Selecting Student Digs – Six Essential Things to Remember

Every student will of course have their own unique idea as to what exactly it is that makes for the perfect university accommodation. What matters to some really doesn’t make any difference to others, but at the same time there will always be certain comprehensive areas of interest.

Most would of course agree wholeheartedly that to select student accommodation in St Andrews completely randomly doesn’t necessarily constitute the best idea. Nevertheless, experts suggest that comparatively few students come even remotely close to fully considering the most important accommodation-selection criteria, before going ahead and signing on the dotted line.

So in the interests of both first time students and those looking to secure the ideal accommodation for a return to university, here’s a quick look at six of the most essential things the experts advise all house-hunters to remember:

1 – There Are Plenty of Agents Out There

First and foremost, there’s absolutely nothing to gain be diving headfirst into the first property listing that comes along, or even the first agent that appears to tick all the right boxes. The reason being that there are so many different agents and letting companies out there of which each and every one will have its own unique listings and deals. There is of course a certain amount of urgency when it comes to ensuring you net the very best place for the best price, but at the same time it’s always worth checking out at least a few agents before making your final decision.

2 – Keep it Close

It doesn’t matter how fantastically glamorous or attractively priced any given property is, if it’s a nightmare to commute to and from the university campus, it’s probably a bad idea. The reason being that not only will you find yourself stacking up enormous transportation costs over the course of your study period, but chances are you’ll also be infinitely more likely to skip lectures and find excuses not to bother going in. If by contrast you were to choose accommodation that was no more than a five-minute walk from the main campus, your life in general would be made infinitely easier.

3 – Check the Kitchen

If you are looking to move into accommodation with a shared kitchen, try to realistically consider whether the appliances and amenities will cut the mustard. For example, there may be a shiny-new fridge of the highest quality, but if it’s about the size of a milk carton and the building houses 8 people, there will be trouble ahead. The same also goes for washing machines, cookers and so on – when there’s something that needs to be shared, it needs to be something that’s capable of getting the job done or available in multiple quantities.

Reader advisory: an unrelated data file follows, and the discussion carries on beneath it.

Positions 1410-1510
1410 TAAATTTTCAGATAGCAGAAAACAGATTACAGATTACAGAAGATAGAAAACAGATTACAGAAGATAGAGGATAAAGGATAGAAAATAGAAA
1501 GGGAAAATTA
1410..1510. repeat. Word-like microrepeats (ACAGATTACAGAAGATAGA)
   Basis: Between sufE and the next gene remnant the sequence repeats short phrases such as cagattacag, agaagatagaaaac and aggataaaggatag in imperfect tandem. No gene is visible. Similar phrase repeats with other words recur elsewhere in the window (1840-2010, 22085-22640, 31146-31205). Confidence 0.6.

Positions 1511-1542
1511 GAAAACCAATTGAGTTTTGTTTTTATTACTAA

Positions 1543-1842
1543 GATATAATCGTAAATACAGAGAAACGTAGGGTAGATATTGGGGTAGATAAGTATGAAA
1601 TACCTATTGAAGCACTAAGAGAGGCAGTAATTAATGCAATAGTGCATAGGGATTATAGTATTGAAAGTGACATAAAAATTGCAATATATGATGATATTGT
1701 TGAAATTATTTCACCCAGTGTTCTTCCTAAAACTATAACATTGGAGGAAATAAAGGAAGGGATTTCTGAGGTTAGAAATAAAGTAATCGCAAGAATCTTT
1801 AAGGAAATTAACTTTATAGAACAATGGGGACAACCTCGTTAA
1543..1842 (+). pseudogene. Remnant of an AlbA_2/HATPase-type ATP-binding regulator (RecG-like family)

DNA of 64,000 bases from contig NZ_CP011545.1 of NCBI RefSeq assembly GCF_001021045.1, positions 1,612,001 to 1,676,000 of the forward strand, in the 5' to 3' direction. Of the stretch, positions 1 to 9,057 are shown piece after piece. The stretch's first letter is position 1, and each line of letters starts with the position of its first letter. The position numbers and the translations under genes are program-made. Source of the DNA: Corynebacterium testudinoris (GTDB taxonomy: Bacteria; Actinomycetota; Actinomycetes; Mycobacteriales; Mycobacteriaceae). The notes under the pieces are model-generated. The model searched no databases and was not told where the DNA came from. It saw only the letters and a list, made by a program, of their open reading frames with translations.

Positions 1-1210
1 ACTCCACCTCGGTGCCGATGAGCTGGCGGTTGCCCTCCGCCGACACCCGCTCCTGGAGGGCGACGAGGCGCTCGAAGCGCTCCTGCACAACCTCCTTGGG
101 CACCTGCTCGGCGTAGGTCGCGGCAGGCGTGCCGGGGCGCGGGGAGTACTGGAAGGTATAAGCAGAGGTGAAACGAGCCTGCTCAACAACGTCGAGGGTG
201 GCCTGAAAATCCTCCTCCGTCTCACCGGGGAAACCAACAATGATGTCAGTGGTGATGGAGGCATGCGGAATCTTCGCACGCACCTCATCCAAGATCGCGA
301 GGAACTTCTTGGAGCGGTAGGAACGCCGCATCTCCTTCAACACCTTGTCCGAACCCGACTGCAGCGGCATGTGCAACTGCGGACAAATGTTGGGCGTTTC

4 – You Need Storage Space

It’s also a good idea to check out just how much storage space there is available as even when it is you and only you living in a room/apartment on a temporary basis, you’d be amazed just how much detritus and clutter you’ll accumulate. There’s really no such thing as having too many clever storage solutions around the place, though there is very much such a thing as not having enough storage space to get by comfortably.

5 – Bothersome Bathrooms

Never under any circumstances be so won-over by a place in general that it leads to your overlooking of the bathroom situation. While it may not be the case, you have to at least assume that those your will be sharing the bathroom with may be exactly the kinds of people who tend to go in there for an hour at a time. And when there are multiple individuals all looking to do the same thing, you’ll soon realise that insufficient bathroom provision can become the biggest dampener of your entire university living experience. If there aren’t enough bathrooms, nothing else matters – you can forget about it.

6 – Love the Lounge

Last but not least, one of the biggest bonuses you can possibly come across when it comes to university accommodation is the provision of a spacious and well-equipped lounge. And in this instance, bigger always tends to be better as the more space you have in which to socialise with your housemates and those you invite over, the better time you’ll all have. By contrast, small and cramped lounges not only look messy in a hurry, but can lead to unpleasant territorial squabbles. A large lounge isn’t necessarily 100% mandatory as such, but in terms of added bonuses it is a biggie.